“We were able to identify connections for the initial route along existing multi-use pathways and sidewalks, but our long-term goal is to provide trail connectivity along as much of the Macatawa River as possible,” said Travis Williams, Chief Executive Officer of ODC Network. “This purchase locks up the land needed for the Greenway east of I-196 and provides important connectivity to our Middle Macatawa and Poppen Woods properties.”

Now that the core land acquisitions for this section of the Greenway are competed, the collaborative team is reviewing the best options for providing public access for this section, and some obstacles remain. “While we would like to construct a paved route from Upper Macatawa to Hawthorn Pond right away, that will take more time and resources,” said Ottawa County Parks & Recreation Director Jason Shamblin, “We are examining if there is a way to open access through this area in phases.”

The first phase could be a mostly natural surface pathway from Poppen Woods to Hawthorn Pond, though expensive infrastructure is still needed to make this a reality, including a bridge crossing over the Macatawa River. Once the acquisition of the Black River Court property is completed, additional planning will be initiated to determine the most suitable plan for the new property and the greenway as a whole.

The new purchase may also offer new opportunities for Hawthorn Pond. “This property provides expanded access along Black River Court from Hawthorn Pond and usable upland acreage. This may allow for locating park amenities that would otherwise be challenging to construct in the floodplain. We will be analyzing next steps, but this is an important acquisition for Holland Township and for the Macatawa Greenway,” added Holland Township Supervisor Terry Nienhuis.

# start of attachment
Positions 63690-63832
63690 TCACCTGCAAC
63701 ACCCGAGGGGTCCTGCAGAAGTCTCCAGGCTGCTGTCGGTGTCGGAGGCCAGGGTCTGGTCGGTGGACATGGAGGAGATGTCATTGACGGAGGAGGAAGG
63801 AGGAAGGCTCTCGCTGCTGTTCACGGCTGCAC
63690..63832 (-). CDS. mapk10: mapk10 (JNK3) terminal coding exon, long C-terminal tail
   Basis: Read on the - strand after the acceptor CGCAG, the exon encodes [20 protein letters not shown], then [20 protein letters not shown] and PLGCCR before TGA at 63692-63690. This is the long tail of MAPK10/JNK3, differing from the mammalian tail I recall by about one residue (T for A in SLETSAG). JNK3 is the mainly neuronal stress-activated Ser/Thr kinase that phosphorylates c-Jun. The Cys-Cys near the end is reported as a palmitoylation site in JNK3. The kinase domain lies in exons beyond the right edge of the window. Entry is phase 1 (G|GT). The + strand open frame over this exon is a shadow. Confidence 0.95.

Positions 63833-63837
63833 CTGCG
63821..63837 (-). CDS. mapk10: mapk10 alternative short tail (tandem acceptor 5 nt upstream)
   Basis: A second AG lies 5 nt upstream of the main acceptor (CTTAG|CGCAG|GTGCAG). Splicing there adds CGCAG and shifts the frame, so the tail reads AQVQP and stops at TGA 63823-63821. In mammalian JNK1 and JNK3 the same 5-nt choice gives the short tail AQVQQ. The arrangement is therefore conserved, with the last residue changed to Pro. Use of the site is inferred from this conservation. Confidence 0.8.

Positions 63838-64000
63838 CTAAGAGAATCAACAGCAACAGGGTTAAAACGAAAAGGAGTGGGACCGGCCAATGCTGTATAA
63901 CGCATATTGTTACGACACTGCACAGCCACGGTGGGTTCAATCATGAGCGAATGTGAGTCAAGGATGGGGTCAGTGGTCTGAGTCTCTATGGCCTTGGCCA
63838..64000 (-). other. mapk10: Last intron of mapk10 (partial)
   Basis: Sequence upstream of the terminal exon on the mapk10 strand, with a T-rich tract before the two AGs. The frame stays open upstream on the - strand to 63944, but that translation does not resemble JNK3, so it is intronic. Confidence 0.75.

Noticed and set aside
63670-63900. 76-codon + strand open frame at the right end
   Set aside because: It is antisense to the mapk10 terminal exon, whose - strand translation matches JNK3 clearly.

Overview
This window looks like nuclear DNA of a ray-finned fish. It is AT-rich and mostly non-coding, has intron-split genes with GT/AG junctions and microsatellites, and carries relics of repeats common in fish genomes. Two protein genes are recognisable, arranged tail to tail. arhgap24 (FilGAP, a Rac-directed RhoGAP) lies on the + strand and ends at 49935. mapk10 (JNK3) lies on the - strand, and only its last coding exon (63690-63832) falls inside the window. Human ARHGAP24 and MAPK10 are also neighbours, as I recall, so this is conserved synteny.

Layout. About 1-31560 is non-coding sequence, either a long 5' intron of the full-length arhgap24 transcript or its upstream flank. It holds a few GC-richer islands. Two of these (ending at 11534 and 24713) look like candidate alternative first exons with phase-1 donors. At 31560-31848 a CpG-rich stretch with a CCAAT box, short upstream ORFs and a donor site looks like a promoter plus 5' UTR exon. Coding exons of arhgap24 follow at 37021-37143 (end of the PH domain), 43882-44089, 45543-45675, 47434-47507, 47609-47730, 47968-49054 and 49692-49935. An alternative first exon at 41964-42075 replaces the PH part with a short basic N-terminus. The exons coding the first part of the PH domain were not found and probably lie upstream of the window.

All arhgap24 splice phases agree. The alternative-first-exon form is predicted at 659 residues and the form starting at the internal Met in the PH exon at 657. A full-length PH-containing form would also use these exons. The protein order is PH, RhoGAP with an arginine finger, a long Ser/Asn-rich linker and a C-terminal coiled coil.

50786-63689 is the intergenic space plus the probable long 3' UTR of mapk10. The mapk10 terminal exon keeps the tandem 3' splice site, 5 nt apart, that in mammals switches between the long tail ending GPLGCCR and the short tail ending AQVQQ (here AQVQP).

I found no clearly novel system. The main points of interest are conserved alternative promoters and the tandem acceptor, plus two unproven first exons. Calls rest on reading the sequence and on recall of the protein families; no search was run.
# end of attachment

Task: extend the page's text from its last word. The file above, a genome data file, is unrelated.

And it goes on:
Ottawa County Parks & Recreation Survey and Long Range Parks Plan

The Ottawa County Parks & Recreation Commission is preparing its five-year Parks, Recreation, & Open Space Plan that will be released in 2021.

“Our five-year plan is crucial to the success of our parks system,” said Jason Shamblin, Ottawa County Parks Director. “It not only ensures that we are eligible for state grant funds, like the Michigan Natural Resources Trust Fund that has helped fund some of our biggest projects, it also provides a road map for park and trail development and accessibility improvements.”

Ottawa county residents and park visitors can help build and guide this plan most effectively by participating in surveys being released by Ottawa County.

The Ottawa County Parks & Recreation Commission hopes to hear from citizens this spring while conducting its 2020 Resident Survey. “Whether or not you are a regular park visitor, if you own a home in Ottawa County, your tax dollars make this park system possible. We appreciate that and want to hear from you.”

If you are an Ottawa County resident, please help improve your parks and plan for the future by taking the resident survey before May 15, 2020: bit.ly/2020-parks-survey

In addition, a Park Visitor survey will be conducted in early summer at a variety of parks in Ottawa County. It is open to both residents and non-residents. More information will follow.

Appendices of the 2021 Parks, Recreation, & Open Space Plan will contain aggregate data from survey respondents; it will not contain any information to identify individual survey respondents.

Click here to take the 2020 Ottawa County Parks & Recreation Resident Survey

Encuesta Disponible en Español

You can find the plan that was released in 2016 online: miottawa.org/Parks/park-plan.htm
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Ottawa County Parks Winter News

winterblueslodgePigeon Creek Park

Pigeon Creek Park offers groomed, lit cross-country ski trails, ski and snowshoe rentals for adults and children, ski lessons, sledding hill, and warming lodge with concessions.

Important Reminder: Hiking, dogs, and horses are not allowed at Pigeon Creek Park once winter operations begin.

Not feeling steady on your skis? Join us for a lesson!

Ski Lesson Pricing: $8 for 1½ hour lesson. Skis are not provided but can be rented at the lodge on a first-come, first-served basis. Check the schedule online.